Fizz ya6qpo

I’ve been caught up writing a magazine feature—and got to go longer than usual this time—so, here’s just a quick Fizz.

1. The Sound Transit board is set to release an update today on its ST3 proposal to run light north to Everett, south to Tacoma, East to Issaquah, plus two new lines in Seattle (Ballard to Downtown and West Seattle to Downtown.)

The price tag on the $50 billion plan hasn't been a polling problem, so I'd look for that number to tick up sightly ($54 billion?) as they try to solve other problems such as the daunting 25-year timeline.

2. The King County Democrats issued some endorsements this week.

State senator Pramila Jayapal (D-37, Southeast Seattle), who’s had to split a couple of local level endorsements—the 36th in Ballard and the 46th in North Seattle— with state representative Brady Walkinshaw (D-43, Capitol Hill) in the race to take retiring U.S. representative Jim McDermott’s (D-WA, 7) seat, won the King County Democrats endorsement this week.

Candidates need a two-thirds vote, and Jayapal cleared that easily with 67 percent.

Both Walkinshaw, and the third main candidate, King County council member Joe McDermott, couldn’t meet that threshold getting just 44 percent and 37 percent respectively.

McDermott, for his part, won his home district LD, West Seattle’s 34th District, last February. And Walkinshaw, 32, has swept the young Democrats endorsements.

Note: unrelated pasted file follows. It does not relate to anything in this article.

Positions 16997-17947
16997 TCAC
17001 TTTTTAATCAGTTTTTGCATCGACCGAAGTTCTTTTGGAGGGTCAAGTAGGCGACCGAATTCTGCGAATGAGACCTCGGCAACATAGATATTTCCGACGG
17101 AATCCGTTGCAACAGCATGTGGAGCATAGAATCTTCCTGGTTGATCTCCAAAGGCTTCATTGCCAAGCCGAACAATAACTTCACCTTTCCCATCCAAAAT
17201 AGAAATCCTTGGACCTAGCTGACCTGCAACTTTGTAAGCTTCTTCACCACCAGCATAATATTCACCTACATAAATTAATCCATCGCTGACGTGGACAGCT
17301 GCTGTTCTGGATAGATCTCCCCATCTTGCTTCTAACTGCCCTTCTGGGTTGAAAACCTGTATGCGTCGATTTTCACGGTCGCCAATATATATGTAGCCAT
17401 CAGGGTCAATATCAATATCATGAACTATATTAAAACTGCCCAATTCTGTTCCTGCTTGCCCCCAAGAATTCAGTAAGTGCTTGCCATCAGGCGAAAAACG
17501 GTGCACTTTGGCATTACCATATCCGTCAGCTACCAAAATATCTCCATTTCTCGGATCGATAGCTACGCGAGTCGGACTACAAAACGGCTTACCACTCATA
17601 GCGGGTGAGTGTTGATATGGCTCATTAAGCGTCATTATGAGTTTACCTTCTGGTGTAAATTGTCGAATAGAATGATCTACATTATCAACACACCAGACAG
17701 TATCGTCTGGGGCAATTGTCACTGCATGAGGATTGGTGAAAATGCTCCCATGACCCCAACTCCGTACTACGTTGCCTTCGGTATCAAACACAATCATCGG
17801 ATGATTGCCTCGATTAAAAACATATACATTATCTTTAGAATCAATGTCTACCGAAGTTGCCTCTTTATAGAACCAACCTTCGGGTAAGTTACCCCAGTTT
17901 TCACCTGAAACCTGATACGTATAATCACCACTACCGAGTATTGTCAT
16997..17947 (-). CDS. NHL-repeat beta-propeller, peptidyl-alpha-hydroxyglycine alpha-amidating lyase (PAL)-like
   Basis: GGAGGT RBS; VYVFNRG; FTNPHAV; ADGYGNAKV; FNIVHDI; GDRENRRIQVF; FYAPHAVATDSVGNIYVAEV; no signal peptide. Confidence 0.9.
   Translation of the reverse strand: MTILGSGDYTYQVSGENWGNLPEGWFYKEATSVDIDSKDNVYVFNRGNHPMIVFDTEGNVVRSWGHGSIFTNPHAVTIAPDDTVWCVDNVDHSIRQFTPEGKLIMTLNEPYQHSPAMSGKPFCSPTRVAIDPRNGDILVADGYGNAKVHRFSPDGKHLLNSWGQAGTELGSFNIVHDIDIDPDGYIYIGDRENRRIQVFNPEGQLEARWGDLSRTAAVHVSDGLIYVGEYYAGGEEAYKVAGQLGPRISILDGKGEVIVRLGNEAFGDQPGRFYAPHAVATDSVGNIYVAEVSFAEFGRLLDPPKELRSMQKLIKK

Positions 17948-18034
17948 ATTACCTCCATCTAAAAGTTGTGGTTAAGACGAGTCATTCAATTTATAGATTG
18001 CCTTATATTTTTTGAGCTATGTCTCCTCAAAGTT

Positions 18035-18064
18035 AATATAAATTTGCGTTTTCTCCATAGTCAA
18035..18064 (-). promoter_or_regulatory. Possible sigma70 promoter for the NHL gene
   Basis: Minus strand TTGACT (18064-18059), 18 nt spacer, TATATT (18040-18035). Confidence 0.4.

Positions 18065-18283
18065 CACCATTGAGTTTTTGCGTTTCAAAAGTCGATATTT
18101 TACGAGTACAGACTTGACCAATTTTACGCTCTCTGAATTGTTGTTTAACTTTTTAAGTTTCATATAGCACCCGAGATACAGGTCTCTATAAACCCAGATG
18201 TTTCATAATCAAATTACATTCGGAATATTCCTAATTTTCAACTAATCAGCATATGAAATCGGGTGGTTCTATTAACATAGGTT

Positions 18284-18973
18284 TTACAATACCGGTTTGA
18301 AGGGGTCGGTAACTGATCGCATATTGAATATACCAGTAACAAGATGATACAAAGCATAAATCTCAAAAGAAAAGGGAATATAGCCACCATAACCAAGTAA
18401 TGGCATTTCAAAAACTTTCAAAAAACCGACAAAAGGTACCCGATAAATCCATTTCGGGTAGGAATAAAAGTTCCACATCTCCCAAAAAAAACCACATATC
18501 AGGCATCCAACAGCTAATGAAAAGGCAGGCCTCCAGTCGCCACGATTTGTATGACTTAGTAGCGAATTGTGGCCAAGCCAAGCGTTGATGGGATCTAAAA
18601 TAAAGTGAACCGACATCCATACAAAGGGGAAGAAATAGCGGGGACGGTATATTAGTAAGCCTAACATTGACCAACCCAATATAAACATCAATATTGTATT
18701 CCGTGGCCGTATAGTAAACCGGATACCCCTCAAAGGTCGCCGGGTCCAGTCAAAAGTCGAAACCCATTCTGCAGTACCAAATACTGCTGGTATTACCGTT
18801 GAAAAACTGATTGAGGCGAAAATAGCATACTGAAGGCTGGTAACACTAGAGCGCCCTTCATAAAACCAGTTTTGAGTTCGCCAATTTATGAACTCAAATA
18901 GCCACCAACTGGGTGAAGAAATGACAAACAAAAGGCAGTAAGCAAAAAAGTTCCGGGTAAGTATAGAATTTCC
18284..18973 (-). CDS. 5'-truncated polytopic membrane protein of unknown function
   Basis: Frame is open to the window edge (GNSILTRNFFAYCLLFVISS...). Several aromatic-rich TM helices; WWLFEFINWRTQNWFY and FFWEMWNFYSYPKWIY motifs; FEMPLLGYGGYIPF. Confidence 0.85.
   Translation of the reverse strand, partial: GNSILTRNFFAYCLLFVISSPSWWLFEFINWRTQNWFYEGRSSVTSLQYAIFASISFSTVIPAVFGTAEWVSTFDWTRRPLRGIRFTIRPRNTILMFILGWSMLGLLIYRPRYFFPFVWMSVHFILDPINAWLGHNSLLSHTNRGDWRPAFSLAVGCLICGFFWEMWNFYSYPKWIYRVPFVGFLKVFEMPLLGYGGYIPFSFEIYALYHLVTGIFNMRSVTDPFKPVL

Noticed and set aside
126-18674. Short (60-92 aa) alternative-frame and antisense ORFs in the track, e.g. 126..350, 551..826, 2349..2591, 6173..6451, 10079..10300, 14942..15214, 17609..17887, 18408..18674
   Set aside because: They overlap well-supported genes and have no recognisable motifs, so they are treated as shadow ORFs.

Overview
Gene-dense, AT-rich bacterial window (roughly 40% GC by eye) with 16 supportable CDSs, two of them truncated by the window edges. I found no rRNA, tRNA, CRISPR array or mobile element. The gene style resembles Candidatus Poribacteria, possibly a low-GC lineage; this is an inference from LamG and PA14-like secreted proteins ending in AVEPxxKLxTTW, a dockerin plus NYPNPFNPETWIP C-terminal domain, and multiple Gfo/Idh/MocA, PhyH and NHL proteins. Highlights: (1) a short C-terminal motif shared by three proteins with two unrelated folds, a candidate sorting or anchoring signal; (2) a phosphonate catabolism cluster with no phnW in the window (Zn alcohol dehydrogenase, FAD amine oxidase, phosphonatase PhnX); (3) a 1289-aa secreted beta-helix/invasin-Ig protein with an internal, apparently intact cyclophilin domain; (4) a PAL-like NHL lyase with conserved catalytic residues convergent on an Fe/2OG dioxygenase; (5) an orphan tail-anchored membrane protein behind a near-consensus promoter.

In other news that may be relevant to the Jim McDermott scrum, there’s a footnote to Hillary Clinton’s surprise win and surprise challenge to the (let’s be honest, self righteous) Bernie Sanders’s camp rap about "the popular will of the people." (In Tuesday’s primary, which Clinton won easily, 660,000 Democrats voted overall as opposed to just 230,000 in March’s caucus that Sanders won.) Here’s the footnote: Clinton won McDermott’s 7th District, super liberal Seattle, by a greater margin than she won the rest of the state. Jayapal who is running to the left in the race was endorsed by Sanders.

In a race for lieutenant governor that features three sitting state Democratic senators—Karen Cyrus Habib (D-48, Kirkland), Karen Fraser (D-22, Thurston County), and Steve Hobbs (D-44, Lake Stevens)—Habib was endorsed with 92 percent while Fraser and Hobbs both failed to make the cut. Hobbs, who may have run into trouble with rank and file Democrats over his moderate approach and clashes with the teachers union over education reform legislation, didn’t even get a second.

One upset, King County council member Dave Upthegrove, a longtime state legislator who headed up the senate environment committee championing green issues, failed to win the KC Democrats endorsement in the race for commissioner of public lands, while his opponent, Futurewise Director Hilary Franz, was endorsed after getting a 41-1 recommendation from the endorsement committee.

3. Meanwhile, the Seattle Times has a good summary of the disagreement between mayor Ed Murray and council members Sally Bagshaw and Mike O'Brien over removing homeless people from the Jungle. Murray pro, Bagshaw and O'Brien con.

4. Finally, feminist all-star Lindy West read to a sold out crowd (1,200 people) at Town Hall last night. (Traffic didn't seem to keep anybody away...)

More men should have been there, though, as West advised that men talking to men about sexism is a powerful way to address the patriarchy.

Here's my colleague Matt Halverson's great interview with West in the May issue of Seattle Met